Runtime: 125 Minutes
Director: Kasi Lemmons
Writer: Kasi Lemmons, Gregory Allen Howard
Stars Cynthia Erivo, Leslie Odom Jr., Joe Alwyn, Clarke Peters
By Audrey Fox
Here it is, 2019, and we’re just getting our very first feature film biopic of civil rights legend Harriet Tubman. It’s just a shame that it isn’t a more inspired one. Cynthia Erivo is more than competent in the lead role, bringing a vibrancy and determination to Tubman’s heroism, but the rest of the film is a drab, paint-by-numbers biopic.
Harriet was born a slave, under the name of Araminta Ross. When the film begins, she and her free husband John (Zackary Momoh) are unsuccessfully arguing the legality of her enslavement with her master. Their failure to negotiate Harriet’s freedom makes them so desperate that they discuss running away together, but circumstances transpire that force her to take the long, arduous journey north alone.
“Cynthia Erivo is more than competent in the lead role, bringing a vibrancy and determination to Tubman’s heroism, but the rest of the film is a drab, paint-by-numbers biopic.”
“Harriet” does an excellent job establishing the many inherent dangers of a slave escape, and the tremendous spirit and force of will required to undertake such a journey not just once but several times, as Harriet Tubman did. Time and time again she averts disaster with a sixth sense, or what she would call a connection to God. Although these visions are, in a sense, historically accurate (she did experience “spells” throughout her life, most likely as a result of a head injury she suffered in childhood), the reliance on these within the narrative actually does the character a disservice. By attributing her success to the supernatural rather than Tubman’s own nerves of steel, it dilutes the strength of her feats.
Erivo makes for an exception Tubman, especially when she’s given the opportunity to sing, which can hardly fail to elicit goosebumps from even the most hard-hearted viewer. Still, there are moments that come across as presentational rather than deeply felt, where the script calls for a dramatic speech but the narrative hasn’t quite earned it. At its weakest, “Harriet” is content to merely chug along from plot point to plot point. Like its heroine on long and laborious journeys to and from the South, it’s constantly moving but doesn’t seem to be going anywhere.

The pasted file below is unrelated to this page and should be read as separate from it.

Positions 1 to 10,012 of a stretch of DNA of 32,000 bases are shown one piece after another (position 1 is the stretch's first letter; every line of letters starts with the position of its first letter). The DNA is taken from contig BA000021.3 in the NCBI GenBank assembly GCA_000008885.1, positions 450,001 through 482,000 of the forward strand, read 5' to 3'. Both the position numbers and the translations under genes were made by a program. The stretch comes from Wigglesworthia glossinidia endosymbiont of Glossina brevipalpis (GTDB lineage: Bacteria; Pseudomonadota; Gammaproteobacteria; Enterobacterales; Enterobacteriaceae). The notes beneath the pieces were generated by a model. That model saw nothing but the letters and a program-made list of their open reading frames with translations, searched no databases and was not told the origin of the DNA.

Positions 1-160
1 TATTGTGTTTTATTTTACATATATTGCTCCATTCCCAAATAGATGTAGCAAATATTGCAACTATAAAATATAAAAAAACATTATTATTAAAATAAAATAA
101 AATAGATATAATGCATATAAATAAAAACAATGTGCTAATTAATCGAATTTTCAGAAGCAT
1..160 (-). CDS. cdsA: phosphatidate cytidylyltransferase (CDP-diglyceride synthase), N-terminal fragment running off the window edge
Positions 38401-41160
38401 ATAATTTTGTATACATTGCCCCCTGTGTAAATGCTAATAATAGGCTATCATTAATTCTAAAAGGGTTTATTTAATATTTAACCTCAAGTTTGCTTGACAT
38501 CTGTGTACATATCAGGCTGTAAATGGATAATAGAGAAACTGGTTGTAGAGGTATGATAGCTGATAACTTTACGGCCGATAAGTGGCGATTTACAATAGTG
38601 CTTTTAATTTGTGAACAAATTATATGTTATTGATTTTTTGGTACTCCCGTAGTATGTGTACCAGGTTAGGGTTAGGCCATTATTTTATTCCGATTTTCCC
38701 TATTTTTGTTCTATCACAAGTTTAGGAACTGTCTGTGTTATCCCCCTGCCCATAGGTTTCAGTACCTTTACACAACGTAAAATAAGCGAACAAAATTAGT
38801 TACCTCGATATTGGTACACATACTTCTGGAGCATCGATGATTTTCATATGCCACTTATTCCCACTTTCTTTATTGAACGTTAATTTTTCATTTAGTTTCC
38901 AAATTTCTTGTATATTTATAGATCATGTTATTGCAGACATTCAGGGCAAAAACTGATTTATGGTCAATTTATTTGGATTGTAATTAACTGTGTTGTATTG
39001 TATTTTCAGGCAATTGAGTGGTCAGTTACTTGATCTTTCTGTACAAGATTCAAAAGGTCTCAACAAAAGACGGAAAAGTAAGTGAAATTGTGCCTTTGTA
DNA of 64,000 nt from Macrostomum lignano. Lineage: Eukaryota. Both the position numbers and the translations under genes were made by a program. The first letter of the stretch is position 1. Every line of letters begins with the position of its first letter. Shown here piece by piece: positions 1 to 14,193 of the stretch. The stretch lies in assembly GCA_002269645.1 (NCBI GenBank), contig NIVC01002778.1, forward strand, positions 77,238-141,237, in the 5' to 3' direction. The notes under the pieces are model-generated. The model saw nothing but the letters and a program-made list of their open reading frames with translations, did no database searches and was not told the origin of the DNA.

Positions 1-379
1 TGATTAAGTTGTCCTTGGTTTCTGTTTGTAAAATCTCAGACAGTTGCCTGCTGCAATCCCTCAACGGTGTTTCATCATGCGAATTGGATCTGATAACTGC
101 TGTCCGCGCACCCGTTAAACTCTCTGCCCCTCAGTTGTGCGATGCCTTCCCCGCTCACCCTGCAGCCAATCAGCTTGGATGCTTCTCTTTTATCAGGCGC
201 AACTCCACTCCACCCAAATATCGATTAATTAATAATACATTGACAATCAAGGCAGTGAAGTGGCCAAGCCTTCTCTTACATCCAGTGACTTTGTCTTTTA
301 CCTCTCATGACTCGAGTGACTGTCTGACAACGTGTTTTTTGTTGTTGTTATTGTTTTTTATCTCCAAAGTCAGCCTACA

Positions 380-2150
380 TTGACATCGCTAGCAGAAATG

“Nevertheless, there’s plenty to like in “Harriet.” Janelle Monae and Leslie Odom, Jr. are noteworthy if somewhat underutilized, offering a different perspective on the African-American experience as black people who weren’t born into slavery.”
Which is a shame, because this is Harriet Tubman. One of America’s greatest ever heroes. The first woman on the US $20 bill (which Trump will hopefully stop delaying any day now). How dare a movie about her, the first real biopic she’s ever gotten, be just average? Erivo brings tremendous force and emotion to her many stirring monologues about the nature of freedom, but they reach a point of diminishing returns where it’s hard not to feel that the film is just going through the motions.
Where it could soar to new emotional heights, it is instead content to plod along a dull, unimaginative path thousands of other biopics have tread before “Harriet.” And while it doesn’t deserve any greater condemnation than all the rest of the merely mediocre films about famous white historical figures, its failure is felt more keenly because of how much potential it squandered, and how sorely needed a spectacular Harriet Tubman biopic is.
Nevertheless, there’s plenty to like in “Harriet.” Janelle Monae and Leslie Odom, Jr. are noteworthy if somewhat underutilized, offering a different perspective on the African-American experience as black people who weren’t born into slavery. Neither of them gets the opportunity to sing, which is another crushing disappointment, but other than that their performances are thoroughly engaging. Another standout is Henry Hunter Hall as Walter, a slave tracker who joins forces with Harriet and fills the screen with some much-needed energy. But despite these strong performances, “Harriet” falls flat when asked to move beyond the ploddingly straightforward.